For all you history buffs out there, Modal Q was formed in 1973, after Experimental Q original bassist, Călin Coldea, parted ways with his Experimental colleagues and formed a new band, which would become one of the most original, enduring, enthralling music projects from Cluj during the 1970s and early 1980s. Also one of its best hidden secrets (until now, that is). Since this is just a textual appetizer, there is no need yet to dwelve into Modal Q’s sinuous past and history of members. Suffice it to say that, for almost nine years, due to Călin Coldea’s perseverance, Modal Q was a real musical institution, where some of the best Romanian formed their craft, dazzling audiences and music critics alike. Cornel Moldovan, Claudiu Frunză, Ioan Kovacs are just a few of them.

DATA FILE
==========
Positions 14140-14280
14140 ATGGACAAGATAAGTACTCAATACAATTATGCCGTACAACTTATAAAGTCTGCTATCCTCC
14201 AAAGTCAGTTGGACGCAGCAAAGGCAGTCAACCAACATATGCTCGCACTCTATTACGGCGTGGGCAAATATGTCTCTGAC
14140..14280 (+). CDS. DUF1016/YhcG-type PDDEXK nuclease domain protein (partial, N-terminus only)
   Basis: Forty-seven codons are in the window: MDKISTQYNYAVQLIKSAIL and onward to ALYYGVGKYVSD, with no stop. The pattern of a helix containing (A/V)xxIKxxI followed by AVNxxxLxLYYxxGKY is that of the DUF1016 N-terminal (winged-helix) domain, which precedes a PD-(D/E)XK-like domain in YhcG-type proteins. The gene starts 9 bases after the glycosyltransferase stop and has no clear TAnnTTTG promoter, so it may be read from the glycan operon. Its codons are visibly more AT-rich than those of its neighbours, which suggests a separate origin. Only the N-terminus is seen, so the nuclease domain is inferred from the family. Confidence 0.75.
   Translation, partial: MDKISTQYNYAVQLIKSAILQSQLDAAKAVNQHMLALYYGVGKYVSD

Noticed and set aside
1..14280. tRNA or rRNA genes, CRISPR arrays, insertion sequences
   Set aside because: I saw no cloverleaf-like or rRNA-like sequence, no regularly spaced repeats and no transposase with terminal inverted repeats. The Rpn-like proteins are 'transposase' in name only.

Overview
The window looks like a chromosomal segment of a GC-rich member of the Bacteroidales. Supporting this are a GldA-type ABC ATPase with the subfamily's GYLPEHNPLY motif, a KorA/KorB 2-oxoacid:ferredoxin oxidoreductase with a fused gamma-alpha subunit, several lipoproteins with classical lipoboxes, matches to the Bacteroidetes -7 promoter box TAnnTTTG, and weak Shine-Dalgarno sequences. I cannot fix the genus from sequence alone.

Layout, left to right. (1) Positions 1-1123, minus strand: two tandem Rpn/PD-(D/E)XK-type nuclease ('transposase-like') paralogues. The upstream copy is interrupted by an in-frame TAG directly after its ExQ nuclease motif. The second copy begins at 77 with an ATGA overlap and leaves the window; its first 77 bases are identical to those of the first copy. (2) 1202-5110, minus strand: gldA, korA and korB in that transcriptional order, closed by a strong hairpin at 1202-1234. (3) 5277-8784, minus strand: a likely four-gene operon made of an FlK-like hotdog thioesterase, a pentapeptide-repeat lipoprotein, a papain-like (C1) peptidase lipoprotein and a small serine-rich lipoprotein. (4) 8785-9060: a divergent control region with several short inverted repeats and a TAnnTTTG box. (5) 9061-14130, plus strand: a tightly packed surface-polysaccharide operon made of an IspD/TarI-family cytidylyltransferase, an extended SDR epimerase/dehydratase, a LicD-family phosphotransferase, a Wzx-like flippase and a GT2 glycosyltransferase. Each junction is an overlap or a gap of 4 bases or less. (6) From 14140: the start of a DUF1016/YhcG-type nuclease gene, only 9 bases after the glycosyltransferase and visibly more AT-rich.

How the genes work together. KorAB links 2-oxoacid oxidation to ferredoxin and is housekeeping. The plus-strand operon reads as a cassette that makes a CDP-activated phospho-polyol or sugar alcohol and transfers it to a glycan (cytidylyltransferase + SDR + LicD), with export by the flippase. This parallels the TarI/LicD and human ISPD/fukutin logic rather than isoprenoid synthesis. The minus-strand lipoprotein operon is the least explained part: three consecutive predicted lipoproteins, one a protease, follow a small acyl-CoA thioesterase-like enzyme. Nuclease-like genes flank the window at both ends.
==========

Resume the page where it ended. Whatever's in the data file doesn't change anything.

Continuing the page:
Fans of Pink Floyd, Mahavishnu Orchestra, Santana, King Crimson, or Emerson, Lake and Palmer will undoubtedly recognize influences in Modal Q’s music. But, as with all great music, influences are just palate cleansers, which allow listeners to better understand the new sonic world they are exposed to. Don’t take my words for it. Just listen to the audio files once more.
Former Modal Q member, jazz drummer, architect, and visual artist Lucian George Păiș has lent us his artwork, to garnish this fantastic music, that most had never heard of and a few had almost forgotten about.
The project is unearthed by Claudiu Oancea (curator, historical research, liner notes) and Remus Miron (producer, audio restoration and remastering).”

Disc 2